Do Customer Profitability Accounting and Analyses Provide Managers with new Decision Support? Evidence from Norwegian Fish Exporters

Øyvind Helgesen


This paper has two purposes: (1) to study the relationships between subject ive and objective (cost-based) measures of customer profitability, and (2) to study managers’ collective cognitions of their customers’ profitability. Empirical
data have been collected from four Norwegian fish exporters: (1) managers’ a priori subjective judgments of the profitability of customers, and (2) customer profitability accounts (not available earlier). This industry has a very high level of directly traceable costs (98.5 per cent) implying very low uncertainties in the measures of customer profitability. Associations between subjective and  objective measures of customer profitability measures are weak both regarding absolute and relative customer results. Managers have common perceptions with respect to customer profitability, however, not in accordance with the customer profitability accounts (CPA). Neither education nor experience can compensate for insufficient or missing customer accounts that provide reliable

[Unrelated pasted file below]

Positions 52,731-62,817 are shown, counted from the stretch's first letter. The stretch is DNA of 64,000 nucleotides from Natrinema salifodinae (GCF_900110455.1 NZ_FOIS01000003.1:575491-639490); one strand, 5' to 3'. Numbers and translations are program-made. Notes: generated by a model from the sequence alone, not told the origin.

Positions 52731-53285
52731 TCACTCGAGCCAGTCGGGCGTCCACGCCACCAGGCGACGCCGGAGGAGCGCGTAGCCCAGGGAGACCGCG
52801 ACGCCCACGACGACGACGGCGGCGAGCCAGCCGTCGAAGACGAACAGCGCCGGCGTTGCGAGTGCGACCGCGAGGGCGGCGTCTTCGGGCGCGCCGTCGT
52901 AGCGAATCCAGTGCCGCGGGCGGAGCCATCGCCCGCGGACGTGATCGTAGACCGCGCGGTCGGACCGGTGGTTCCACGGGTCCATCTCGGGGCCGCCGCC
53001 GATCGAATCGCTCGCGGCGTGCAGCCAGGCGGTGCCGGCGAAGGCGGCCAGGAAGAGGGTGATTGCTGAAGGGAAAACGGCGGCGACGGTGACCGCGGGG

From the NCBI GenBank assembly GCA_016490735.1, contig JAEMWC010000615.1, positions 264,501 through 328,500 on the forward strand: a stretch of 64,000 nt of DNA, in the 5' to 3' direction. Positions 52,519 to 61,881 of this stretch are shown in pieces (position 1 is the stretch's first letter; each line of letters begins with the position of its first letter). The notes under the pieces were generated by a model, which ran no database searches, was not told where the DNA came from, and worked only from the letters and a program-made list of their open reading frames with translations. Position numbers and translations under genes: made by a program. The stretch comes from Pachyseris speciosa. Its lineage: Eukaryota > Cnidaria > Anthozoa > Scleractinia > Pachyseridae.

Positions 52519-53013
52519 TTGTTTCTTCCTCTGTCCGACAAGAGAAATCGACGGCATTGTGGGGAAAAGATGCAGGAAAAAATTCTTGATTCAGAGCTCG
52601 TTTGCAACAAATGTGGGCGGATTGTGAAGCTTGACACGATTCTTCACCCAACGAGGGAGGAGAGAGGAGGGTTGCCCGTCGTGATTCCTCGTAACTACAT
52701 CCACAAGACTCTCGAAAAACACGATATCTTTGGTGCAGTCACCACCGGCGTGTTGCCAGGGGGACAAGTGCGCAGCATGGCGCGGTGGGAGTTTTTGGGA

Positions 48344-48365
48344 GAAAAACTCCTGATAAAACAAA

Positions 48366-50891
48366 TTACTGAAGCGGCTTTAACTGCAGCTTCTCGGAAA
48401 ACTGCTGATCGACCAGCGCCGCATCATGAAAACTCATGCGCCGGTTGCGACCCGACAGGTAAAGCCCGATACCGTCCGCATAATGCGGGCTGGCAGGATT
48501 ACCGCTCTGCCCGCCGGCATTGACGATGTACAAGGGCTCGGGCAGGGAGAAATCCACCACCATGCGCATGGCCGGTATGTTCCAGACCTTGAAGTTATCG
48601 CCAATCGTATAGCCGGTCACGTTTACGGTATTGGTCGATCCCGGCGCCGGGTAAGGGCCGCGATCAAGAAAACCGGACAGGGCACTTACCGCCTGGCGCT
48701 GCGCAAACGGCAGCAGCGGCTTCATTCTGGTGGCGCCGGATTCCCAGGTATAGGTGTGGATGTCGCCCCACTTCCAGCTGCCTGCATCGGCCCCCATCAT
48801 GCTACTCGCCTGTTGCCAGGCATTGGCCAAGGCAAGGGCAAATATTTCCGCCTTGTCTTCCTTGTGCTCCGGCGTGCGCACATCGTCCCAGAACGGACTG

profitability figures. Intuition may function best when “cornerstones” based on rational working methods are available for the decision makers. Thus, CPA provide managers with new decision support . The paper emphasizes
practical implications regarding customer profitability accounting and management decisions.


customer profitability; decision support; managerial cognition; objective performance measures; subjective (perceptual) performance measures

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ISSN 1869-6945


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